I know that definitely impacted Red Bull X-Fighters, too, when they came in a short time later [to Istanbul]. When they saw the dirt bikes coming back into town, the Bond movie kind of left a bad taste in the city's mouth, and that's why the X-Fighters had some serious problems with their production.
But, yeah, it was a bit of a shame because we were all trying so hard to be respectful of their culture and make sure everything was all right. We'd go film on Sundays so not to disrupt business during the week. We were really trying to be respectful of the area. The city is so ancient and just being able to go there and see it, let alone get to ride on the rooftops was just cool to be able to do that.
Riding on the rooftops looked like it was no joke in parts. It seemed like in sections you were really riding on a 2- or 3-foot-wide catwalk plank with a big drop on parts?
The area that those rooftops covered was huge, it went equal distance in every direction. The grand bazaar covers a huge area. We'd film on this section and then go film on that section, at times it was challenging -- we had a small catwalk-type pathway built in to the rooftops and some parts were only a 3-foot drop but in other spots it was two stories down. That whole place is like a maze, walking around down there in the bazaar is hard to find your way, it was easy to get lost, there was tunnels and hallways everywhere.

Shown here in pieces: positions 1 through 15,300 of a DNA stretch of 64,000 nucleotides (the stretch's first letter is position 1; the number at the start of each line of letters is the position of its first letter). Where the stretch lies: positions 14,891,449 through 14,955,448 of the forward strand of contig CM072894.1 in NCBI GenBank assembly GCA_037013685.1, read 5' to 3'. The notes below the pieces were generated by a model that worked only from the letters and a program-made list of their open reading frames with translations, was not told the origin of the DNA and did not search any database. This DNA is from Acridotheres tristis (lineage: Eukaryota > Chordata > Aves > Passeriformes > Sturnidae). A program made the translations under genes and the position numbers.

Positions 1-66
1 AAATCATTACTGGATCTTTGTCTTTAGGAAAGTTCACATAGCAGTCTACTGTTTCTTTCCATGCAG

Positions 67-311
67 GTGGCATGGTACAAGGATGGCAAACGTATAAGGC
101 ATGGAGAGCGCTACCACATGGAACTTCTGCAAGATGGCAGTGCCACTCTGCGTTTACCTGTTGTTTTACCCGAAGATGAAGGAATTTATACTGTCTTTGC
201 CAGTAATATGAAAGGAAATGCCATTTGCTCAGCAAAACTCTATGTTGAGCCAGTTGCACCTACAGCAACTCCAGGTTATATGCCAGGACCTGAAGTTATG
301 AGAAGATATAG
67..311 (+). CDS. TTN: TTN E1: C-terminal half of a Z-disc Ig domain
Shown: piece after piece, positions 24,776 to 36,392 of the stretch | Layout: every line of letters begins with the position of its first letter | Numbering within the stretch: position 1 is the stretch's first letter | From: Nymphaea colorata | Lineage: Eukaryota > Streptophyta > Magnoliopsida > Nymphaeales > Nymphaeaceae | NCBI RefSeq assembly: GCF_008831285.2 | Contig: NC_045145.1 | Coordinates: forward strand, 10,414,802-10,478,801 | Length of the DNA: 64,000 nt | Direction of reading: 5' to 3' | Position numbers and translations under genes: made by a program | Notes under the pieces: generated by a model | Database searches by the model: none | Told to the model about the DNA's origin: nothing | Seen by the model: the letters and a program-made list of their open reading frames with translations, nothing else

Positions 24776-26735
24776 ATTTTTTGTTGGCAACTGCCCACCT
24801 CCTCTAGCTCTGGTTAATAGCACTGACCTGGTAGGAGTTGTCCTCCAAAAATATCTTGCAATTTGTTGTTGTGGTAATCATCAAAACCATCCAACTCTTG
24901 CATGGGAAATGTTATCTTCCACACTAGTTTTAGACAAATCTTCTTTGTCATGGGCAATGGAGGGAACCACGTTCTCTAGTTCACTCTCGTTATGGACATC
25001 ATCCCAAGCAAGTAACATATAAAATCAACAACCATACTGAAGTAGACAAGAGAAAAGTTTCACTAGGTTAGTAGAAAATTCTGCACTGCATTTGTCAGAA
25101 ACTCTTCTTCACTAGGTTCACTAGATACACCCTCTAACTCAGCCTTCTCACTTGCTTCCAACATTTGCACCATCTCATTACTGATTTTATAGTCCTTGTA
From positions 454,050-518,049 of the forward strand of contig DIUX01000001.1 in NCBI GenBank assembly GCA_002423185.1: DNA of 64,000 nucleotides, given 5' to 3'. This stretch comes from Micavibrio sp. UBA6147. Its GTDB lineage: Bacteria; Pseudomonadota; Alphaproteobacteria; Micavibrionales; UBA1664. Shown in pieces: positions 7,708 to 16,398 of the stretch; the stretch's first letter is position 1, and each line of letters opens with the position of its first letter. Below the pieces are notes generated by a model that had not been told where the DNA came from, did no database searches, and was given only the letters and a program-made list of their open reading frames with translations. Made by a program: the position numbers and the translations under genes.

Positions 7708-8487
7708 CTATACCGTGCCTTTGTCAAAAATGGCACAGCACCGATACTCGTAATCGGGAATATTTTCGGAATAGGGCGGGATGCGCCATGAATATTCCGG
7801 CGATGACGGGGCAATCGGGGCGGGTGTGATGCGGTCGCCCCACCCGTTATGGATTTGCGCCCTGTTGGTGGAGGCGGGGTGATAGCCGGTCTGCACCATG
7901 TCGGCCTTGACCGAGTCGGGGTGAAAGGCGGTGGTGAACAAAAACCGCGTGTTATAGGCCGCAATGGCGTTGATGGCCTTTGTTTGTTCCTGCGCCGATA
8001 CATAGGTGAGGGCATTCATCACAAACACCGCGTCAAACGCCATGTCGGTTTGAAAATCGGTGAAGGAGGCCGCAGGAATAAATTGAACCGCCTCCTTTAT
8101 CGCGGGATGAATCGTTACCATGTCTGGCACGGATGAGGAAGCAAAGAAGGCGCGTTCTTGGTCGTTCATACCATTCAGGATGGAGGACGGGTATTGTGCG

The one section that I did where I come along on the rooftop and the bad guy hits the water cart, falls and splashes and I make a right-hand turn and drop down was super safe but it actually didn't exist. The special effects guys made that whole thing look like it was part of the other existing roofs. It's insane the work the special effects did! All the work they did looked like it was actually part of the bazaar.
The one stunt that I did do, though, where I crashed -- if I would've rolled a few feet further, I would've impaled myself into some rickety, old metal stuff. A lot of the rooftops have old air conditioning units with metal stakes coming up, things that can stab yourself if you were to fall on them. It definitely was not a place you'd want to ride with no helmet.
So what kind of bike did you ride?
We rode a Honda CRF 250 with bags on the sides and a huge desert type tank. I actually went to this rock quarry to test out the bike when I got on set and I found this road gap and hit that. And then I found this step down that was about the same size I had to do in the movie so I hit that and snapped off both of the saddle bags [laughs]. I picked them up and rode them back to the stunts guys and said "here's your bags" [laughs].